The interior of the King Edward Hotel also was noteworthy. The building was steam heated throughout, a new innovation designed to keep the building comfortable for its guests. Henderson had a telephone installed in the hotel which had long distance capabilities. This was a service which he offered to his hotel guests, a true novelty during the pre-First World War era. Like the Arlington Hotel down the street, the King Edward also offered a “bus service” between its establishment and the C.P.R. trains travelling in and out of Pincher City. Critical in an era before motorized vehicles were the norm, this horse and stagecoach service provide a transportation connection between the hotel in this non-railway settlement with its nearest station and depot. Early furnishings in the Hotel’s lobby included three copper spittoons and a comfortable leather arm chair, all of which are artifacts housed at the Kootenai Brown Pioneer Village.

Sample rooms also were featured. They were regularly used by travelling salesmen to showcase their wares. One particular exhibit of a cultural nature was advertized in the Pincher Creek Echo. It was an art display with photo enlargements, offering Pincher Creek consumers a “choice selection of the most up-to-date mouldings, oval frames and reproductions of old masters”. Sponsored by the Alberta Picture Gallery headquartered in Lethbridge’s Hull Block, it was seen in the King Edward’s sample room in April 1919.

The King Edward developed its own distinctive letterhead for official correspondence, advertizing itself as the northern gateway to Waterton Lakes. This was in keeping with its appearance as Pincher Creek’s commercial-class hotel.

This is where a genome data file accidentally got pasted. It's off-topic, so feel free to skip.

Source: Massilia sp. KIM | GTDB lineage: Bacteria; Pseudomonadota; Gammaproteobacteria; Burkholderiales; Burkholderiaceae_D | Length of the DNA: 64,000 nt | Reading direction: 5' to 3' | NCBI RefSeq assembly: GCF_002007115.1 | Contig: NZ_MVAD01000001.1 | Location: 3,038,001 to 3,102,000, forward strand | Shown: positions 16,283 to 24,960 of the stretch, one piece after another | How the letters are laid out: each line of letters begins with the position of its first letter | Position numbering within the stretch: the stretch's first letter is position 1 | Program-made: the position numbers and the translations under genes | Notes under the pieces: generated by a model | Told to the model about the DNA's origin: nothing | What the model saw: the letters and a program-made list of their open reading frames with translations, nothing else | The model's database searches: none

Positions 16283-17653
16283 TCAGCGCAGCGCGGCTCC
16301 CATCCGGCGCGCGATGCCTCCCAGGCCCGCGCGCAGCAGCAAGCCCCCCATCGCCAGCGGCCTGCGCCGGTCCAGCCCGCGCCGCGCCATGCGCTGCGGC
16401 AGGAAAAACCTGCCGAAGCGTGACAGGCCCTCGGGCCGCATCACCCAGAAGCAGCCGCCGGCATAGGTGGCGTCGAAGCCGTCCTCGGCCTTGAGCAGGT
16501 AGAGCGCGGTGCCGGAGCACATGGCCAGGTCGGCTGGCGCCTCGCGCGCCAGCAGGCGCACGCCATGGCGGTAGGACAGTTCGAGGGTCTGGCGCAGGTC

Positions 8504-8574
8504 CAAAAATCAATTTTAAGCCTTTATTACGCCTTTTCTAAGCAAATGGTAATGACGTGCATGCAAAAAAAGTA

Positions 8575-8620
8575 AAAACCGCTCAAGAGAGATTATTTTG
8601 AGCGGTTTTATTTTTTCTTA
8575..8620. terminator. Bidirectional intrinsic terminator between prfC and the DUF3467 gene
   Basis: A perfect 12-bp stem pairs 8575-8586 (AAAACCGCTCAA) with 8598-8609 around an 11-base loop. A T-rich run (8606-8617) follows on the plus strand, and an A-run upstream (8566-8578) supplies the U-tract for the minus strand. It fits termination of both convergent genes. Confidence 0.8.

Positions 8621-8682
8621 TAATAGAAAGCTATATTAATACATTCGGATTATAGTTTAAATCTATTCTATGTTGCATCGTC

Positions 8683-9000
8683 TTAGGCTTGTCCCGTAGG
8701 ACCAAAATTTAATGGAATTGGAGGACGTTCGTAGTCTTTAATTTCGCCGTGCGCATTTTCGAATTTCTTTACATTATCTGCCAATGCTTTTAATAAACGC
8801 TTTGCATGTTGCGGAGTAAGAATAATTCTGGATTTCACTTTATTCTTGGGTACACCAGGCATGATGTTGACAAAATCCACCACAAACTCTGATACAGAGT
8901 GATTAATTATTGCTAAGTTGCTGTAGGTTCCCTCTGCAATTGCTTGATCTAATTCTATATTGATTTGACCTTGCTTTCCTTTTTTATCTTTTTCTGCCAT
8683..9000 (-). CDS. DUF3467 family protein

The hotel’s main floor housed the lobby, dining room and bar. Table and bar service was advertized as being unsurpassed. Special menus oft were offered in its dining room, Christmas 1917 being a prime example. Dinner was served from 12:30 to 2:00 p.m. with a price tag of seventy-five cents per customer, a reasonable enough rate for cost-conscious families during the First World War. Appetizers included blue points with sliced lemons, sweet pickles, salted almonds, French mustard and fresh celery. Salads featured fruit salad with pineapple dressing accompanied by cucumber and tomato salad with French dressing. Highlighting the entrees were young turkey with cranberry sauce and domestic goose with apple sauce. Steamed and mashed potatoes and asparagus tips were the vegetables served. Ever-favourite desserts were green apple and hot mince pies, English plum pudding with brown sauce, Christmas cake, jellies topped with whipped cream, seasonal fruit, cluster raisins and mixed nuts. The Christmas Dinner selections were bound to appeal to the most discriminating pioneer palettes.